The EU-funded Carbon CAP project aims to stimulate an effective climate policy mix – both in the EU and internationally - that can address consumption-related emissions in addition to, rather than to replace, the current focus on production emissions.
A key element of the Carbon CAP project has been to analyse greenhouse gas (GHG) emission mitigation potential of consumer-based options in the EU.
The EU should start recognising and quantifying consumption-based emissions and embodied carbon in trade.
The Paris Agreement, which came into force in early November 2016, requires the world to keep climate change below 2°C above pre-industrial levels, with an aim to stay below 1.5°C. The 1.5 target is particularly demanding and would require both major and rapid change in energy demand, as well as replacement of fossil fuels with low carbon alternatives.
Reducing energy demand will require changes in patterns of production and consumption. A number of policies addressing consumption – some voluntary and some regulatory – are already in place at European Union level, such as policies to phase out the most inefficient energy using appliances and improve the energy performance of buildings. However, there are broader issues at play that need to be addressed.
While emissions produced within the EU’s territory declined 13% from 1990 to 2010, its carbon footprint, including emissions embodied in imports minus exported emissions, increased by 8%.
While some countries have been able to reduce emissions within their own borders, in some cases they have increased overall emissions associated with their consumption through imports of carbon embodied in internationally-traded goods and services. While emissions produced within the EU’s territory declined 13% from 1990 to 2010, its carbon footprint, including emissions embodied in imports minus exported emissions, increased by 8%. However, it is worth noting that more recent analysis of trade patterns found that the absolute amount of embodied carbon in EU imports has stabilised since the financial crisis, and overall the EU footprint has declined.
Yet, it remains true that demand for consumer goods and services in the EU is often met by imports from other parts of the world. This means that the production emissions accounting approach frequently used allows countries to import carbon intensive products without assuming responsibility for the carbon emitted in their production.
It is therefore important to account for emissions occurring through consumption and explore policies for addressing such emissions. In addition, consumption-oriented policies can more directly address consumption as a driver of rising emissions through a wider range of mitigation options in the value chain and at the final consumption.
The EU-funded Carbon CAP project is looking at what options might be available. It aims to stimulate an effective climate policy mix – both in the EU and internationally – that can address consumption-related emissions in addition to, rather than to replace, the current focus on production emissions. It combines work on accounting models with cutting-edge policy research.
Potential Policy Options
A key element of the Carbon CAP project has been to analyse greenhouse gas (GHG) emission mitigation potential of consumer-based options in the EU. It identified 113 improvement options. The most promising improvement options were then analysed and subjected to a more detailed analysis.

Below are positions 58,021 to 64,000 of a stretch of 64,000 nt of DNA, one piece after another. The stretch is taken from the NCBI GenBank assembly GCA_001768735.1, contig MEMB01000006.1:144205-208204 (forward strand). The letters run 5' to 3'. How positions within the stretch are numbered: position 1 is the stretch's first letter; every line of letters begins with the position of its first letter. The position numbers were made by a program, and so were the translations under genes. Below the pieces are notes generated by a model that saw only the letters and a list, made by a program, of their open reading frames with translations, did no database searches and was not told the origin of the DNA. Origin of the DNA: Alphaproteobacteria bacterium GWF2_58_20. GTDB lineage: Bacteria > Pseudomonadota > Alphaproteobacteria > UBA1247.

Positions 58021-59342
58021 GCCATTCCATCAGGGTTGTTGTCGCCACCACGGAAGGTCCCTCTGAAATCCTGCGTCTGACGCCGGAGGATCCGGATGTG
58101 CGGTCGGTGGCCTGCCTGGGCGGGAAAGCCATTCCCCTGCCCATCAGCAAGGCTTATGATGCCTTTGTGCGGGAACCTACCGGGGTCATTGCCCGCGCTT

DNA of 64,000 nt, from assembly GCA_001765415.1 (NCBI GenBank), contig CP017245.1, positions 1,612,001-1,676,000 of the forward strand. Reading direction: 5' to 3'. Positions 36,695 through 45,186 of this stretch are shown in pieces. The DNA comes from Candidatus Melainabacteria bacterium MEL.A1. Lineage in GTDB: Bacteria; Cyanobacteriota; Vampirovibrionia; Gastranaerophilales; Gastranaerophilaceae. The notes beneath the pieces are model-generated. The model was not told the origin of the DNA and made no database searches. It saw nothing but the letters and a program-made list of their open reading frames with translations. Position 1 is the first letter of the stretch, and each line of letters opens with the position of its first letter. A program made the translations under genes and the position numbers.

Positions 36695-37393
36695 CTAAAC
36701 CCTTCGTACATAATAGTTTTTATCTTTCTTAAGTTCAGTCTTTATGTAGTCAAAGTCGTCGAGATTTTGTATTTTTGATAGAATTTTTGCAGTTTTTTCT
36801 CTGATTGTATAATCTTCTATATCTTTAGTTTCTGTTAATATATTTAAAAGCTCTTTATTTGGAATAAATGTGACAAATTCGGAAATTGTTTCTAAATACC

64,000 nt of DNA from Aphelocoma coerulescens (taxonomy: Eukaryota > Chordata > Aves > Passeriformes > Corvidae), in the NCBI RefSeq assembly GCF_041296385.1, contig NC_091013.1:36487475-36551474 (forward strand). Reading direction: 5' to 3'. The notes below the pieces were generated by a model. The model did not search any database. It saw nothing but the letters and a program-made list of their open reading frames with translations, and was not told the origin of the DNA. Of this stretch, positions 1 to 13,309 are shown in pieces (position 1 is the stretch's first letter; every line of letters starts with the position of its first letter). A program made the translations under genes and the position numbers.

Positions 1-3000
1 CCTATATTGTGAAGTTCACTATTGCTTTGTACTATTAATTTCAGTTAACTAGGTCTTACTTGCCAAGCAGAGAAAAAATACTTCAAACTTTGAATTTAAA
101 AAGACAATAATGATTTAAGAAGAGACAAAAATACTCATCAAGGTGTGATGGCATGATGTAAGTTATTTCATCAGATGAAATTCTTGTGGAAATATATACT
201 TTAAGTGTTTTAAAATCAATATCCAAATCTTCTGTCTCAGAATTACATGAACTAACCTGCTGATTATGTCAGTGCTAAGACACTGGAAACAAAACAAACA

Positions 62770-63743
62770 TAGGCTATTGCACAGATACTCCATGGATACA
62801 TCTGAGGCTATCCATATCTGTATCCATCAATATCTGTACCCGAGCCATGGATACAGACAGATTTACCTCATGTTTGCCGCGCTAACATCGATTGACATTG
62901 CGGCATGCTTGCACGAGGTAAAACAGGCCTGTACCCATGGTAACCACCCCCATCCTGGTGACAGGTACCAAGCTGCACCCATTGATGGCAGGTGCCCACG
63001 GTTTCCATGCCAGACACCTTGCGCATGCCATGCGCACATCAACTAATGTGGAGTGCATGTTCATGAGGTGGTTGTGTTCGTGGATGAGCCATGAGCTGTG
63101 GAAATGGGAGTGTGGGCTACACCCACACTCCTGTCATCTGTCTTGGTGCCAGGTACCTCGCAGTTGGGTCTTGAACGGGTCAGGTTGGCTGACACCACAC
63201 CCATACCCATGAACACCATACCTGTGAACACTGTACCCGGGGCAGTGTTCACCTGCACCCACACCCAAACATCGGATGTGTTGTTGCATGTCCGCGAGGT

The total GHG reduction potential of all options combined is considerable: it has the potential to reduce around half of the EU’s emissions from consumption. The options with the highest potential appear to be in the food, building and transport consumption categories, so new policies may be needed at EU level to tackle these emissions. For food, buildings and transport, the policies identified were selected for modelling the effects of policy implementations between 2020 and 2050. Selected scenarios included zero emission/passive houses, diet shift from meat to vegetarian, and car sharing. Some final modelling work has also been addressing this issue of potential rebound effects that may occur in relation to the implementation of specific policies, and the macroeconomic impacts across the world caused by greater use of consumption policies.
But how acceptable and feasible will these policy options be? The project has identified a set of promising demand-side strategies and their associated policy instruments, providing an additional suite of instruments to complement production-based policies. Each of these is assessed against criteria. These included: effectiveness, or how much carbon reduction is achieved in a given product or service if applied successfully; scope, or how much of the global flow of carbon is affected; and economic equity, or how the costs are distributed within society. Political, legal and institutional acceptance criteria were also applied.
The results indicate that policy instruments that change the characteristics of products available to consumers (such as minimum standards or requirements) should be taken up by policy makers as a priority. Policies that affect consumer choices among products on the market could be applied at a second stage, as a way to support the priority measures.
More research may still be needed to iron out remaining uncertainties and to examine the full scope of rebound effects from the implementation of different policy packages for consumption-based accounting. However, this does not preclude the possibility for the EU to start recognizing and quantifying consumption-based emissions and embodied carbon in trade, and to step up efforts to identify and implement new consumption policies where levels of uncertainty are manageable.